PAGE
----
Appleton's Cyclopedia of American Biography, edited by James
Grant Wilson, John Fiske and Stanley L. Klos. Six volumes, New York: D. Appleton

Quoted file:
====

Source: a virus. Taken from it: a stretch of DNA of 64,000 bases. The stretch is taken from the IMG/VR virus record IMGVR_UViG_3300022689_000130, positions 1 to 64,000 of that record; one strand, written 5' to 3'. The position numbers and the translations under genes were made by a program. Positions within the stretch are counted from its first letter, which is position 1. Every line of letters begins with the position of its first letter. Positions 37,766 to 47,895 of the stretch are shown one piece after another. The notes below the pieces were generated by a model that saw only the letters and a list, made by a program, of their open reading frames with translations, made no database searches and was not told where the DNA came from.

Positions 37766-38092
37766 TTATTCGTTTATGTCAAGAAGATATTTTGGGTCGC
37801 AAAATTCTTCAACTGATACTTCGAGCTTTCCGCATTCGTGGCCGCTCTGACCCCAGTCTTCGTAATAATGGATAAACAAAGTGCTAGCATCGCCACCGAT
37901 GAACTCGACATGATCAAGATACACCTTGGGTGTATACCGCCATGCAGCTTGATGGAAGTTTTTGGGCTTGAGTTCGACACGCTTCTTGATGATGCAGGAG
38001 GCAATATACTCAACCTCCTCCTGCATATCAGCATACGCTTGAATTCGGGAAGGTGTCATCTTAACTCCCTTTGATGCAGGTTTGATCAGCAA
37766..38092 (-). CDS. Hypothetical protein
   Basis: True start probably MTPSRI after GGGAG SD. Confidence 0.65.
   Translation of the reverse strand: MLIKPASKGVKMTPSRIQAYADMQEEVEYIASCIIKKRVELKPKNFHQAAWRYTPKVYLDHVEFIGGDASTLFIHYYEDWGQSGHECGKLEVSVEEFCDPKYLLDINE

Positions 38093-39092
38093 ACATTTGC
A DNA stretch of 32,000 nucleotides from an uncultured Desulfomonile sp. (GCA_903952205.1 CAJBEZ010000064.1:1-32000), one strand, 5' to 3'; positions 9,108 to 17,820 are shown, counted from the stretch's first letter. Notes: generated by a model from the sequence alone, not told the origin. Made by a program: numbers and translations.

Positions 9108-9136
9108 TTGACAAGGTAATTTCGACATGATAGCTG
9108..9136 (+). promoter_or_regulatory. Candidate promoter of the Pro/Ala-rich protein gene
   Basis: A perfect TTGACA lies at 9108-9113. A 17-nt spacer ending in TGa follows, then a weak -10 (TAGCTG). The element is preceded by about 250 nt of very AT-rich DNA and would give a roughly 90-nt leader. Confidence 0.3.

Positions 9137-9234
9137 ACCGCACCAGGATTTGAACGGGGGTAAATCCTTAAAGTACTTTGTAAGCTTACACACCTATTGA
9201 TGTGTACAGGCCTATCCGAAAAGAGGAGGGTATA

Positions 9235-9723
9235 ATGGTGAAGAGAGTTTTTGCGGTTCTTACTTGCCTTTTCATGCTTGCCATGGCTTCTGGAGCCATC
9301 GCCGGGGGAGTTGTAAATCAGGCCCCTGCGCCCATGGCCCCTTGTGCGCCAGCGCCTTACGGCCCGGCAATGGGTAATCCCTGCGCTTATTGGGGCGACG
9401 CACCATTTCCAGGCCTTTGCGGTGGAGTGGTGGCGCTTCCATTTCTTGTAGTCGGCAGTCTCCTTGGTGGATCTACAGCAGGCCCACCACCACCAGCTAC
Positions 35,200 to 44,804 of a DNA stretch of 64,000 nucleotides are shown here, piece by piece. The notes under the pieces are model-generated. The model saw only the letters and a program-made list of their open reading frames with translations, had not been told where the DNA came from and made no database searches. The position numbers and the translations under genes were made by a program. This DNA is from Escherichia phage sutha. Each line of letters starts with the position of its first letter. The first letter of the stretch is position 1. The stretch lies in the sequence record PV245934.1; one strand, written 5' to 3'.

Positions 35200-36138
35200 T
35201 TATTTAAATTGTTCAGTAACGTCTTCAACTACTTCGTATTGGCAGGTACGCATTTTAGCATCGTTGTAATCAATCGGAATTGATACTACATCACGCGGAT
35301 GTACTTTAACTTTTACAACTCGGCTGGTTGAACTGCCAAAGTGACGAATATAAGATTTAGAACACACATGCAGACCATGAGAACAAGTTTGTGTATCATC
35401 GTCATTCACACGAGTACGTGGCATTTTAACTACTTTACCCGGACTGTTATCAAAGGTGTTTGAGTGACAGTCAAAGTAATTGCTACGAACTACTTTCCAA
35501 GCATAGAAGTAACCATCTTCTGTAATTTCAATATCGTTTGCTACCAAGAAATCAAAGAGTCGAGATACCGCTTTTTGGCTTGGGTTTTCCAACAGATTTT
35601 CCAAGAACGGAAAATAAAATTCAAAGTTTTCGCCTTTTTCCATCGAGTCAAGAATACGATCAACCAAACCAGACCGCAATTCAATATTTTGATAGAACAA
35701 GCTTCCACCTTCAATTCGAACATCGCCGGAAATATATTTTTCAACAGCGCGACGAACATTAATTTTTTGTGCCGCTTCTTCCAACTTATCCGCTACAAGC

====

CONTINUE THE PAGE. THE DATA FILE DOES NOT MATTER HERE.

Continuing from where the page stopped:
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BADGER, Oscar C., naval officer, born in Wind-ham, Connecticut, 12 August 1823. He entered the navy from Pennsylvania, as a midshipman, 9 September 1841, served on the steamer "Mississippi " on the eastern coast of Mexico during the war with that country, and participated in the attack on Alvarado in 1846. He was made passed midshipman 10 August 1847, from that time until 1852 was on various ships of the Pacific squadron, and in 1853-'4 at the naval observatory. On 15 September 1855, he was made lieutenant, and, while attached to the sloop " John Adams" in 1855-'6, lie commanded a party that attacked and destroyed the village of Vutia, Feejee islands. In 1861-'2 he commanded the steamer "Anacostia," of the Potomac flotilla, and Lieut. Wyman, the commander of the flotilla, often mentioned in his reports the precision of fire of Badger's vessel. He was made lieutenant-commander on 16 July 1862, and commanded the iron-clads "Patapsco" and "Montauk" in the engagements with the forts and batteries in Charleston harbor in 1863. In the night attack on Fort Sumter, 1 September 1863, he was on the flag-ship "Weehawken," as acting fleet captain, when he was severely wounded in the leg by a metallic splinter. After this he was on shore duty until 1866, and on 23 July of that year was made commander. From 1866 to 186'7 lie commanded the " Peoria," of the North Atlantic squadron, and received a vote of thanks from the legislatures of the islands of Antigua and St. Kitts for services rendered to the authorities. From 1868 to 1870 he was at the Portsmouth navy yard. In 187° he was made captain, and on 15 November 1881, commodore. In 1885 he was placed on the retired list.
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